A variety of employees who experienced mental health challenges at work share their personal advice for leaders.
Advice to employers
A variety of employees who experienced mental health challenges at work share their personal advice for employers.
Hear from individuals who reached out for help with their mental health, and who they reached out to.
Hear why you might reach out for peer support if you are struggling with your own mental health.
Family and friends
A variety of individuals who live and thrive with mental illness share how family and friends can be supportive.
Those who at one time felt they would not get better, share how they used hope in order to thrive.
Ann is a professional who is always supporting other people in need. She minimized and denied her own struggle with anxiety. Once Ann decided to take action for her own well-being, her life changed.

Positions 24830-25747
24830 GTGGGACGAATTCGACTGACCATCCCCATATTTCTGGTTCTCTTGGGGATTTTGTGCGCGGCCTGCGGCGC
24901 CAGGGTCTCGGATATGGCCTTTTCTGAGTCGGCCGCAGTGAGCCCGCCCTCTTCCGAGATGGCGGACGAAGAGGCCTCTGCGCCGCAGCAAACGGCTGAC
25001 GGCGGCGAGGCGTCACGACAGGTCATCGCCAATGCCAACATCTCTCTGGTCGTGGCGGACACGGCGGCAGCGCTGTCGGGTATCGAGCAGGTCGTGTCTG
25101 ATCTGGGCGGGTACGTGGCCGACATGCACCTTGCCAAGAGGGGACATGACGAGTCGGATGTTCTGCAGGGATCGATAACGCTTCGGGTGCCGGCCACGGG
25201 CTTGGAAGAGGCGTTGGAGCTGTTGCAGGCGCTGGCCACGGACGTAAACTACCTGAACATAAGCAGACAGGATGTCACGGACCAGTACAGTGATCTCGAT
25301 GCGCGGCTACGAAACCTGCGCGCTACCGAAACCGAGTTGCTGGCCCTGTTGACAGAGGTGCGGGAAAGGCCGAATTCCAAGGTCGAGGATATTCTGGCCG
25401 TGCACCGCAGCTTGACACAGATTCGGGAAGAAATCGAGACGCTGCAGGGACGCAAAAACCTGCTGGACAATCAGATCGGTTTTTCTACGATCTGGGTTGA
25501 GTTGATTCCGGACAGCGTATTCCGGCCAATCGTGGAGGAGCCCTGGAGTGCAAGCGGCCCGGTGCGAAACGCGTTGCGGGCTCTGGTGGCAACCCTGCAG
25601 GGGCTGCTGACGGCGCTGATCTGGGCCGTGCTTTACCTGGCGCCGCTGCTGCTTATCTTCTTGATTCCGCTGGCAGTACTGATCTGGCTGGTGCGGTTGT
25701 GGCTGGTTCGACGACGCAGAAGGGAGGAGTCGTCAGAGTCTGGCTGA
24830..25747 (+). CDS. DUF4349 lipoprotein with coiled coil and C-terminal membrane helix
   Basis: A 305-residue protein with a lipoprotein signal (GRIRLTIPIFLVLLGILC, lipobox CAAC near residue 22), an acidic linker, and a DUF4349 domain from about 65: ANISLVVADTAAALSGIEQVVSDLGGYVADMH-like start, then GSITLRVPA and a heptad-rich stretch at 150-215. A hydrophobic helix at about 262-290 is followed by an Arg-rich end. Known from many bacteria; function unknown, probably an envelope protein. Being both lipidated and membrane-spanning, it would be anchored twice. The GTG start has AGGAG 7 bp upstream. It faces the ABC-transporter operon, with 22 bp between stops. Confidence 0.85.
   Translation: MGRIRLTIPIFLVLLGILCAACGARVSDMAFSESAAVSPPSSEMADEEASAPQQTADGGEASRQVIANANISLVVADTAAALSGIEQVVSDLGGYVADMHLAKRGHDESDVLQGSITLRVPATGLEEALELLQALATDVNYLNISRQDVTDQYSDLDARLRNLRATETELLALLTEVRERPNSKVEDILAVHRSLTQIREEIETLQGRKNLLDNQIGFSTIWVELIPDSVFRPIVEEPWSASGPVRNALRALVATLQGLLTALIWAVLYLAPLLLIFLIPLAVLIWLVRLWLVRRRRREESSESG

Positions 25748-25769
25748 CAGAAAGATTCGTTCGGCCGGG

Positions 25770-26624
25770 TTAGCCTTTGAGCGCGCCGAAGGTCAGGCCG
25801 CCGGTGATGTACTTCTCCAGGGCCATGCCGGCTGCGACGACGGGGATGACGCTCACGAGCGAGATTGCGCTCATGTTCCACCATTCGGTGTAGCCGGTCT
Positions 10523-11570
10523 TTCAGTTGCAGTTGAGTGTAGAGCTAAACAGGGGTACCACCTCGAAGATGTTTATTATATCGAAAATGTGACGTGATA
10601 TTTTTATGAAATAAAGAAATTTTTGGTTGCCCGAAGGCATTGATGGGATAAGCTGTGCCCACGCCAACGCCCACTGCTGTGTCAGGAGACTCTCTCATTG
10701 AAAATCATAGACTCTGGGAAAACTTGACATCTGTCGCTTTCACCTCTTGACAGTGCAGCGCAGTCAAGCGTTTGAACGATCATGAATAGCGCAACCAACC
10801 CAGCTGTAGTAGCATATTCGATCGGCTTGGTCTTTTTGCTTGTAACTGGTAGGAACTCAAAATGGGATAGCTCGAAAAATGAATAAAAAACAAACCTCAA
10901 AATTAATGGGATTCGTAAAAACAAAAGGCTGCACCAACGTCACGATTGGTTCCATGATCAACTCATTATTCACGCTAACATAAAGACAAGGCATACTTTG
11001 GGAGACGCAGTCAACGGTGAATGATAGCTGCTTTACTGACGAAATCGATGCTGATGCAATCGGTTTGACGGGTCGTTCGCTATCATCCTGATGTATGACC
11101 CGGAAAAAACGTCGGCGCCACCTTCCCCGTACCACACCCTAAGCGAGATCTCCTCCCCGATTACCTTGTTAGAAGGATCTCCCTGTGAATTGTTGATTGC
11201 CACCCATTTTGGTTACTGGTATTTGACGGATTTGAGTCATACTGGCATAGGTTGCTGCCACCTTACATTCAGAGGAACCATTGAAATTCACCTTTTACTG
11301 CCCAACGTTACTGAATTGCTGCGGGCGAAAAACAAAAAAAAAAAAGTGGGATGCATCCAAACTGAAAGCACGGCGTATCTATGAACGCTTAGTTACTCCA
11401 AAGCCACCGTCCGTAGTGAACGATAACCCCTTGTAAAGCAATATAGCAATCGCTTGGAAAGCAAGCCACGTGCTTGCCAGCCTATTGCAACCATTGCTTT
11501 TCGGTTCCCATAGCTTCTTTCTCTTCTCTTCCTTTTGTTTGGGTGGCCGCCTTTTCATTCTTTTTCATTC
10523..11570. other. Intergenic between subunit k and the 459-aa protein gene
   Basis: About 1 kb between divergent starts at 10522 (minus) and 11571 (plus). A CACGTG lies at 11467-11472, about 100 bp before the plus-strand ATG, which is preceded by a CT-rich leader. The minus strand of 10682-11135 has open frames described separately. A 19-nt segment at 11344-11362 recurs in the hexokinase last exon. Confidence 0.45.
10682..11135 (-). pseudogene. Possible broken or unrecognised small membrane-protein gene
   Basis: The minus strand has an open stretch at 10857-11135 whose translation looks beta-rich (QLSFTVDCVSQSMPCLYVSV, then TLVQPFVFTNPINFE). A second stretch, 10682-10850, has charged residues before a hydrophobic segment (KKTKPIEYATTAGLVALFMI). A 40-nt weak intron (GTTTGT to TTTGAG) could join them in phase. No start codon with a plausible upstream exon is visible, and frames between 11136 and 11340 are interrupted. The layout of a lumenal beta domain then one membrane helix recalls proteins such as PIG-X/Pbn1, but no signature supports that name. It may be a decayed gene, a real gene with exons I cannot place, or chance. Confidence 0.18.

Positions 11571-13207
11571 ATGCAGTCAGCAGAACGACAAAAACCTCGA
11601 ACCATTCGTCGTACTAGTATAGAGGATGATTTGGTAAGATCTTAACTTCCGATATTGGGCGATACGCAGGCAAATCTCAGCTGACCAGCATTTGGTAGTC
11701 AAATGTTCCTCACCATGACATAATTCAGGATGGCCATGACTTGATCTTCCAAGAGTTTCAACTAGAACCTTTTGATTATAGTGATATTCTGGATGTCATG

Bart was an effective and well-respected leader when he was struggling with his own mental health. The people around him were not aware of what he was going through. Bart shares his experience for the benefit of employees and employers alike.
This video features the personal story of Bonnie, who experienced debilitating panic attacks. At a time when she felt her worst, Bonnie had to be relentless in finding solutions. She shares the toolkit of ideas she developed to keep herself well. See Bonnie's insights.
Constantin suffered multiple traumas and turned to alcohol and drugs to cope. He eventually reached out to others and reclaimed his faith and hope. It's a journey - Constantin still experiences periods of anxiety and depression but with the right supports, he has been able to recognize the symptoms earlier to minimize the impact of them. See Constantin's insights.